Drivers in the Lake District will no longer be able to stop, park or unload their car on certain roads from today as the council brings in stringent new rules in a bid to crackdown on congestion.
More than 90 per cent of the Lake District’s 19 million annual visitors arrive by car and the spot’s top official previously said the tourist spot had reached ‘peak car’.
With the surge in staycations since the start of the pandemic, the problem has snowballed over the past two years.
Councillors, police, fire and ambulance chiefs have bemoaned the large volume of visitors to the National Park who illegally or poorly park on narrow roads, blocking emergency access and creating tailbacks and bottlenecks.
Now, Cumbria City Council has introduced temporary restrictions in the heart of the Lake District to combat ‘severe congestion and inconsiderate parking’.
Drivers in the Lake District, pictured, will now be banned from parking or unloading their cars on certain roads
Vehicles are now banned from waiting along Dungeon Ghyll at the head of Great Langdale, one of the area’s most popular valleys
The limited provision of bus services in the area means that 90% of the Lake District’s 19 million annual visitors arrive by car
Vehicles are now banned from waiting along Dungeon Ghyll at the head of Great Langdale, one of the area’s most popular valleys.
Also affected is a short section of road at Elterwater Common and a stretch of the A591 south of Waterhead, near Ambleside.
The order bans any vehicle from waiting at any time, on any day and to load or unload at any time, including blue badge holders.
Council enforcement officers will patrol the area and any drivers who do not abide by the new measures will face a fixed penalty amounting to £30 if paid within seven days.
Councillor Keith Little, cabinet member of highways and transport, said: ‘Since the pandemic, when people have looked to go on holiday much more within the UK, there has been a huge influx of tourists wanting to come to the area.
Cumbria City Council has introduced the new restrictions in a bid to curb congestion in the beauty spot (pictured)
‘We have had situations in the past where firefighters have had to make their way to a grassfire scene on foot as their engine could not make it down.
‘But our infrastructure was not designed to deal with that number of people.
‘Our car parks quickly become full and so people look to park up on the side of the road.
‘Others will do the same but on the other side of the road, which then makes them virtually impassable.’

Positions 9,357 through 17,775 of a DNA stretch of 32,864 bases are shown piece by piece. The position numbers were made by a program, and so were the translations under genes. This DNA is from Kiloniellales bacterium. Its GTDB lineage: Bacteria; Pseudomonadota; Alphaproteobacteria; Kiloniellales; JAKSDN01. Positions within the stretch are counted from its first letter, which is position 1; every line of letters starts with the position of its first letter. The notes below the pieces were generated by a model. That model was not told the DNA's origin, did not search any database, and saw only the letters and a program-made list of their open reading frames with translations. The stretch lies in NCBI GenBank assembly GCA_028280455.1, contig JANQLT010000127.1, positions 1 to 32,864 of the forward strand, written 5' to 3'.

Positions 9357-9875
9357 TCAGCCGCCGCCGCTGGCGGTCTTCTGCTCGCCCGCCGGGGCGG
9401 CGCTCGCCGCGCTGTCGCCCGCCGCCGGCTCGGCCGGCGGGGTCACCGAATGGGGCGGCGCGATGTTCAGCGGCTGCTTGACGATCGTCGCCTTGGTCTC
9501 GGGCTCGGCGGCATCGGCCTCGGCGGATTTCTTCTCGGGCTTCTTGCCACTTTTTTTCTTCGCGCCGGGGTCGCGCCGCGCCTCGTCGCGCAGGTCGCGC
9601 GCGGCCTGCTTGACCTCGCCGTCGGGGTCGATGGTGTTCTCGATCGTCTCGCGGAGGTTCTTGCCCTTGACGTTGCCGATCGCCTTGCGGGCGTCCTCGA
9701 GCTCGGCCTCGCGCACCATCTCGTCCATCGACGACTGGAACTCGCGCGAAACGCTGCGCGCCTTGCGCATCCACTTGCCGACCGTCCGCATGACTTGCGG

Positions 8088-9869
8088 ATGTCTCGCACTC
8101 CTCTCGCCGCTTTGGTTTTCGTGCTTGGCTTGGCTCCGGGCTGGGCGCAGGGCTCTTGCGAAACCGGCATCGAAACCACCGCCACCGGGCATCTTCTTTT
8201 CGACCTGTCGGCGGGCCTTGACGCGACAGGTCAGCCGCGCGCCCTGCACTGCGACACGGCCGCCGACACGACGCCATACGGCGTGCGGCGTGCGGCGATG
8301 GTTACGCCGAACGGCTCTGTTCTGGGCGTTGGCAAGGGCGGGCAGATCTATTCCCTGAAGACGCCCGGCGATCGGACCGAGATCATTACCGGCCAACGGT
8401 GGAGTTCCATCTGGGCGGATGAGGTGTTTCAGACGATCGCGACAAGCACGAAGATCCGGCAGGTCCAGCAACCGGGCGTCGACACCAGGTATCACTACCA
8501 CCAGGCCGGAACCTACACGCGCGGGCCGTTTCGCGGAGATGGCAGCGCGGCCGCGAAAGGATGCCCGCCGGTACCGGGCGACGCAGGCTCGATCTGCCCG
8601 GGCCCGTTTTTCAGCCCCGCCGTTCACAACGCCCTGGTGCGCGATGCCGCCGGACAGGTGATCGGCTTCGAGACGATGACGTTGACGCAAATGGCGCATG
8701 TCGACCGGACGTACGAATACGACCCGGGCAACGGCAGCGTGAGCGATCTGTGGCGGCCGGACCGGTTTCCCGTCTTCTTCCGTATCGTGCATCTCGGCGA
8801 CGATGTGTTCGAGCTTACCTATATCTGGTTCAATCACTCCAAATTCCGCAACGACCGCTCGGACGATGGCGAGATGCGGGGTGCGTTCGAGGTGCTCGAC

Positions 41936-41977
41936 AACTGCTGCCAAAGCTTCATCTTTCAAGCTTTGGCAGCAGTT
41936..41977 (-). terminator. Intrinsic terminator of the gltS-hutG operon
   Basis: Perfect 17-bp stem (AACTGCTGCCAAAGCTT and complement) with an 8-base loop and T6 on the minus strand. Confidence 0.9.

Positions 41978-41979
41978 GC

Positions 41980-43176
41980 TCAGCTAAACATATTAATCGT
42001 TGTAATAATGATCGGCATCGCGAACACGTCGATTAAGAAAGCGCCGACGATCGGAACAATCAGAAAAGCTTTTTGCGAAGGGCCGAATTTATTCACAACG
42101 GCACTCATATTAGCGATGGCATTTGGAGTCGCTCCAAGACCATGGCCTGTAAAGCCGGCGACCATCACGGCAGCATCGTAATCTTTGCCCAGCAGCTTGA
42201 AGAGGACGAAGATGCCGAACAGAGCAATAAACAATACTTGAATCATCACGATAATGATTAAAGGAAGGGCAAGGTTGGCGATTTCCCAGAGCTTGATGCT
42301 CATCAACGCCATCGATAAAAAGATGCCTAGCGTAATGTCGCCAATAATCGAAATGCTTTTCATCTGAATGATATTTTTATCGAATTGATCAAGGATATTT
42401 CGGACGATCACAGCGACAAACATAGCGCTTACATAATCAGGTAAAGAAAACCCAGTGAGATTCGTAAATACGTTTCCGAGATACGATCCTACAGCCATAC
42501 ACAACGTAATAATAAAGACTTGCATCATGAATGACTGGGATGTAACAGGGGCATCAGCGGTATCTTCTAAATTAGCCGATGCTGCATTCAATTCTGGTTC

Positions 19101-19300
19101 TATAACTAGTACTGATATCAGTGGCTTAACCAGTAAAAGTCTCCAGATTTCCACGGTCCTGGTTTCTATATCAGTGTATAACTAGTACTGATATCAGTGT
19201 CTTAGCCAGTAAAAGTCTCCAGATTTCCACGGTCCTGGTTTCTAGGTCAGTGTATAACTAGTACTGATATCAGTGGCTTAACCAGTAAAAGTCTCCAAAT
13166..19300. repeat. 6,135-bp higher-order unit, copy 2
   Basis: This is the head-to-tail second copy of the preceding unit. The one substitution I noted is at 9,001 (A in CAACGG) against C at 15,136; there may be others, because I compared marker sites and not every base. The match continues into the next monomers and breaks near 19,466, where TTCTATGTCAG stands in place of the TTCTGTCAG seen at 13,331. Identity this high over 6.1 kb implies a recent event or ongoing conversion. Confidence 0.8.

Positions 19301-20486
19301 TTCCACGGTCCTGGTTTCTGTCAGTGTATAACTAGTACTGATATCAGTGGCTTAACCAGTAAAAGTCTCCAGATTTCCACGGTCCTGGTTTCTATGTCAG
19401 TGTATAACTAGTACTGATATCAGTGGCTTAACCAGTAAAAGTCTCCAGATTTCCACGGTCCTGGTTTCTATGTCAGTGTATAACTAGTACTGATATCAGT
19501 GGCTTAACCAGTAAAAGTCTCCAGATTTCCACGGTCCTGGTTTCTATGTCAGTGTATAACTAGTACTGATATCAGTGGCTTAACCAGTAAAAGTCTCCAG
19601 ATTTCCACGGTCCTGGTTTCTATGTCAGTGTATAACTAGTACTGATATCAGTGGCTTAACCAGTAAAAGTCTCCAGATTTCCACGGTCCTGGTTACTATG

That said, he acknowledged the move has prompted ‘consternation’ among some motorists and said the council and local MP had received a number of complaints since the plan was announced.
However, he insisted the measures are essential to make sure emergency services had access when needed.
He said: ‘There have been a number of issues on these routes in recent years.
‘Our first priority must be public safety and ensuring our road network is safe, reliable and accessible for local people and for tourists visiting the beautiful area.
‘It is vital that we are able to identify solutions that ensure the accessibility of bus services and emergency vehicles as well as promoting sustainable travel by prohibiting vehicles from parking on roadsides and causing mayhem for other road users.
‘I am hopeful that these measures will result in a much-improved travel experience, whilst ensuring access for emergency vehicles and so that important bus services are able to run on time, and without obstruction.’
On the weekend, Cumbria Police warned drivers that the main A591 road in Ambleside was dangerously ‘obstructed’ by cars.
The force already reported a ‘high increase’ in visitor numbers and subsequent ‘issues’ on the road network, including people parking on solid white lines on the A591.
The Council said the measures are necessary to ensure access to these roads for emergency services, as there have been instances where congestion made them impassable
At the time, Cumbria Police said: ‘With summer fast approaching and with high temperatures, the Lakes have seen a high increase in visitors to the area.
‘This is a huge benefit to local businesses; however it brings its issues as the road network around the Lake District struggles to cope with the number of vehicles.’
Last summer, Craig Drinkald of Cumbria Fire and Rescue Service said: ‘Inconsiderate parking can cause unnecessary delays and lost minutes really can mean the difference between life and death when we are responding to a serious incident.’
He added: ‘We ask people to ensure they park in a safe and considerate way that allows access for fire appliances and other emergency vehicles.
‘If you can’t guarantee this then please find a safer alternative place to park or return at a different time.’
He said fire engines are up to 9ft (3m) wide, which drivers should consider when parking.
Kate Willshaw, policy officer at Friends of the Lake District, added: ‘We want as many people as possible to experience the sense of ‘escape’ that the Lake District has to offer but traffic chaos is off-putting for visitors and damaging for residents and businesses within the National Park.’
The limited provision of bus services in the area means that 90% of the Lake District’s 19 million annual visitors arrive by car.
The national park has made a commitment to achieve net zero by 2037 and its governing body is said to be ‘actively considering’ closing the most popular valleys, including Great Langdale, to cars entirely though the peak tourist season, according to The Times.